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Characters like Witt and Hook are then presented not according to any historical record – the real Witt for instance was 30 and Margareta was a child, whilst Hook was regarded as a quality soldier – but as avatars for Endfield’s concerns, his favoured variations of troubled and exiled protagonists, defined by violent extremes of self-loathing and temptations to passion that cannot be contained by their apparent roles and stations. Endfield notes maternal qualities in some of the men, including Thomas and Bourne, in the way they foster and nurture in a situation otherwise without femininity. Such men, artists like Owen, and builders like Chard prove astoundingly accomplished as killers when push comes to shove. Endfield strays awfully close to anticlericism in considering the Witts, denying the relevance of a transcendental system in a situation where immediate reality has a powerful stink, and Chard dismisses the use of the word “miracle” to describe their survival with his own correction: “It’s a short-chamber boxer Henry point-four-five calibre miracle.” Witt collapses in upon himself as he faces the ruination of his self-image as well as the foiling of his credos, whilst others suddenly find themselves elevated to titan status by qualities that have hitherto rendered them black sheep. The stiff, pristine whiteness of Margareta’s jacket demands ripping, and her dark-eyed gaze as she listens to the bawdy remarks of the soldiers signals the struggle of official piety with boding sexuality within.
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Chard is celebrated at the ideal persona at the axis of such events, workmanlike in the best sense, his ideals and his pragmatism bound together in his mind’s approach to things, although there are spurts of class tension between him and Bromhead. Endfield avoids didacticism, however, as he gives Bromhead as much empathy as all the other characters: “I rather fancy he’s no-one’s son and heir now,” Bromhead snaps at Chard when he’s sarcastic about an order given by some probably slain high-ranker. The attack becomes the essential levelling event, ransacking each defender’s reflexes of character and muscle to determine who will live and who will die. With further ironic cunning, Endfield makes the tough and canny Adendorff, the only major Boer character in the film, not just a voice to make explicable the Zulu battle tactics and culture, but also the voice of awareness in both racial and political dimensions. “Just who do you think’s coming to wipe out your little command, the Grenadier Guards?” he asks when Bromhead makes a bitter comment about “cowardly blacks,” and notes that the price the British will demand for putting down “the enemy of my blood” (as he calls the Zulus) might be a steep one for his people too. Adendorff is a character completely without illusions about the nature of the larger struggle of the age but committed nonetheless to the fight at hand, where nearly everyone else is essentially an interloper (Van den Bergh would go on to appear as a wrath-stirring bigot in Cornel Wilde’s discomforting exploration of Darwinian race clashes out on the veldt, The Naked Prey, 1963). Another man defending home turf is Schiess, although he’s a Swiss émigré, who notably saves Chard after he’s knocked down by some foes and creaming the Zulus with his crutch.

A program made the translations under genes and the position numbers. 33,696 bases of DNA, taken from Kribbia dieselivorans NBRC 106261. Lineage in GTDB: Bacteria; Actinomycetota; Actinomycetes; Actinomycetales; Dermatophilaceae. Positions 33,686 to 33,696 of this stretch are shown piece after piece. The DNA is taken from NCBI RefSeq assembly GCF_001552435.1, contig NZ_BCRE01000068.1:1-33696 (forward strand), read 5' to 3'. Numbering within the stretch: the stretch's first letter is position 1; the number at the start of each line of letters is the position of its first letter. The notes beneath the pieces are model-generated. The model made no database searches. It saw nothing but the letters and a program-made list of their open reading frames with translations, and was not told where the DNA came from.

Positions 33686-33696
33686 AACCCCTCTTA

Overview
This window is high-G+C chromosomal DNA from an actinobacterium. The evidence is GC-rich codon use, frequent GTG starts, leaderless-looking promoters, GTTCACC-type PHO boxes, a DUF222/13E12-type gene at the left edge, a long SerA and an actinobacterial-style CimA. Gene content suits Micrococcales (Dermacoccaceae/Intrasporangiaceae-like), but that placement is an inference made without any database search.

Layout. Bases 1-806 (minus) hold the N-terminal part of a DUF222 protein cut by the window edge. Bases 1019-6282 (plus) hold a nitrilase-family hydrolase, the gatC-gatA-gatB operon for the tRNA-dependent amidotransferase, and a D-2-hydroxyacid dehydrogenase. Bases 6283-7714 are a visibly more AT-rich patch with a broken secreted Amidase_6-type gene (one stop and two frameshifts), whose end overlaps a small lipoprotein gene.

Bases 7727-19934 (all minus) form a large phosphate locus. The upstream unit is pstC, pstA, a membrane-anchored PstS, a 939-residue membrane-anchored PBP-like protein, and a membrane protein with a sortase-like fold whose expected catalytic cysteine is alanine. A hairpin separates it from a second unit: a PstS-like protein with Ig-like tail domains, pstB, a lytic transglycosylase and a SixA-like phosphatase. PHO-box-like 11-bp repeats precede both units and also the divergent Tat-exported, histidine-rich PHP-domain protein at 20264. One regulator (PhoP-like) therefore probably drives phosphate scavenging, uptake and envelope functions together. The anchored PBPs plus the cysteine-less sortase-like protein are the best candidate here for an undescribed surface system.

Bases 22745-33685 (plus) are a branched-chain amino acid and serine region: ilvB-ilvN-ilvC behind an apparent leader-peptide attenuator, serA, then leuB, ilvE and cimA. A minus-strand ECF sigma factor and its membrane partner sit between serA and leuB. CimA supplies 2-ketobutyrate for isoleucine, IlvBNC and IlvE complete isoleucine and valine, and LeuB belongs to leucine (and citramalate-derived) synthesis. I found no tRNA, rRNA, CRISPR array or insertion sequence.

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Zulu plays out almost in real time for much of its length: the first hundred minutes are essentially one, long, concerted sequence. The first appearance of the Zulu impis on the hills above the mission, surveyed in one, long, seemingly endless camera pivot, is a high-point of the use of widescreen cinema in the use of presenting to the audience a vision of awe and fear. But Endfield immediately contrasts it with the claustrophobic hysteria of Witt, glaring out from his cage as he hisses desperate appeals to heed the word of the Lord: the twinning of opposites that drives his world view realised on the most immediate level. Stephen Dade’s great photography aids Endfield’s igneous sense of composition, constantly catching the actors against the arena-like mountains or the mission buildings in stark framings as if the humans are insects picking over the colossal bones of an enormous monster. Endfield drops in some expert touches of comic relief: Owen’s quip, “That’s very nice of him,” after Bromhead allows free fire, has a special zing as it captures the way the commencement of battle counts as something of a relief after the excruciating anticipation. Adendorff helps the commanders see the way the Zulus, far from randomly provoking them, are carefully probing their defences. The crashing tides of Zulu warriors test Chard’s quickly assembled but cunningly laid defences, spilling over at points and demanding the defenders battle hand-to-hand. Chard is lightly injured in the first battle, and others like Hitch and Allen are badly wounded but still keep trying to help out, crawling around with bullet wounds handing out ammunition. Reynolds works with sweating industry, pausing only to berate Chard as representative of the entire soldiering profession.